Re: Magnetization of Toroid

> >The AC should never magnetize anything.  Too 
> >the contrary, this is a perfect demagnetizer current.  DC can magnetize 
> >ferromagnetic material very well.  The DC currents from the "charging ion 
> >clouds" should be too small to detect with a simple compass anyway. 
> A thought: When an AC source is switched off, the alternating domains will stay
> aligned to their last position.  An AC tape head demagnetizer can easily
> magnetize a head if it is abruptly switched off while in close proximity to the
> head.  I used to work in a recording studio here in NY and we had to be very
> careful about this with the big expensive 24tr heads.  It seems possible that
> when a TC is turned off (variac dialed down), the last discharge through the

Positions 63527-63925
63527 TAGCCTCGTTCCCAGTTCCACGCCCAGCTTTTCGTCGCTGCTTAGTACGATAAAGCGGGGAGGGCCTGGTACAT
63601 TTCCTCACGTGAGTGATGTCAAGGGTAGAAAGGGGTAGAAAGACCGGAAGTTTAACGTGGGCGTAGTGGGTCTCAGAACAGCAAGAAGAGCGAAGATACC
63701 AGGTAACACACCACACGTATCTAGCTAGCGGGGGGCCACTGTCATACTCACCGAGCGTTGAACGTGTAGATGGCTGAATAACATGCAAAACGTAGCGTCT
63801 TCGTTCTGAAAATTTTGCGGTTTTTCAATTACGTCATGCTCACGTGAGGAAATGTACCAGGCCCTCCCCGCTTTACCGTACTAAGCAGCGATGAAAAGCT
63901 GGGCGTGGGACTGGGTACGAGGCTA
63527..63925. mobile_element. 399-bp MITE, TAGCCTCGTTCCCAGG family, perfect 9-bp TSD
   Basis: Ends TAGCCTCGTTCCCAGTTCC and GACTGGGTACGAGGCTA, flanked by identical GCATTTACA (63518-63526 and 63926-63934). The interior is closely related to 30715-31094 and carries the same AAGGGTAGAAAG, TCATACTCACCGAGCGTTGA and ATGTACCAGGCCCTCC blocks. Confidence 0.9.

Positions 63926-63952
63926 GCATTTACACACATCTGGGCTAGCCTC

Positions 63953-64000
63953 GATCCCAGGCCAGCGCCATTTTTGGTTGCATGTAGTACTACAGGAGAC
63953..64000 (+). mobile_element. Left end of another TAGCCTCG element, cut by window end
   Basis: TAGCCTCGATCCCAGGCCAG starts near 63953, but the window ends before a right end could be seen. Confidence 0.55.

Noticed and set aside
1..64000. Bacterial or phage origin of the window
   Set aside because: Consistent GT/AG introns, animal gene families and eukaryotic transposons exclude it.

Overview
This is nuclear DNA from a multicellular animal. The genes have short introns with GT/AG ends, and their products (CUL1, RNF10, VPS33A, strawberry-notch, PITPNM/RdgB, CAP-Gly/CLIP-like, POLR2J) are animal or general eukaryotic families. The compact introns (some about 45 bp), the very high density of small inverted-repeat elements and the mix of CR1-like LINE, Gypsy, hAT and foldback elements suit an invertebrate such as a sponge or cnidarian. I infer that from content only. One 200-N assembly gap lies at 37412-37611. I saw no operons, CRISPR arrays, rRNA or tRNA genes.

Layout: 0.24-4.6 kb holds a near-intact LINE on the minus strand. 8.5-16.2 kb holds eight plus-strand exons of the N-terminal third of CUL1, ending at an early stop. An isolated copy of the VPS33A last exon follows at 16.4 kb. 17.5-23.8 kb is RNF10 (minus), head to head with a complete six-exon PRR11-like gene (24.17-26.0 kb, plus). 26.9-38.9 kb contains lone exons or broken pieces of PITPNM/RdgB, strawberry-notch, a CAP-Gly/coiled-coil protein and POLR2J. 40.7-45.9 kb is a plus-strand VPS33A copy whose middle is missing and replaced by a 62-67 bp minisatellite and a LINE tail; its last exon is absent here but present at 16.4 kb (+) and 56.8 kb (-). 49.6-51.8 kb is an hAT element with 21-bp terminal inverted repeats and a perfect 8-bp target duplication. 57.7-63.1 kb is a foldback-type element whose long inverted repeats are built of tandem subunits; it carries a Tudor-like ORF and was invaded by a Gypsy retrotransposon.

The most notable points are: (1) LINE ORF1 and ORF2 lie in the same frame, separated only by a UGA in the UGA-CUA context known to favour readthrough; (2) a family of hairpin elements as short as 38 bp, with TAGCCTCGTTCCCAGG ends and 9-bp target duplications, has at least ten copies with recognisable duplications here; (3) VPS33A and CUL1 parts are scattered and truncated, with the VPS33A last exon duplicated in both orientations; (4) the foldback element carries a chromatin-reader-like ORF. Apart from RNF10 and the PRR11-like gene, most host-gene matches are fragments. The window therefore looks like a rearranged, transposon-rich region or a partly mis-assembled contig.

> spark gap could determine the magnetic polarity.  The wave alternates, but it
> is also damped so the initial peak might determine polarity while subsequent
> oscillations could lack the energy to further change it much (sort of like the
> mechanism in the rectified ion cloud theory...but on a one shot basis).  This
> could be a moot point if, as Richard mentioned, the toroid is aluminum as most
> are.  
> Charles Brush
I have to agree here too. To degauss the AC must swing equally in both directions,
diminishing very slowly in terms of the frequency, think of this as a very high Q.
If the AC signal damps in only a few cycles, Q ~ 10, then energy must be deposited
in one direction and degaussing will not occur. 
Just thinking out loud.
Dave Huffman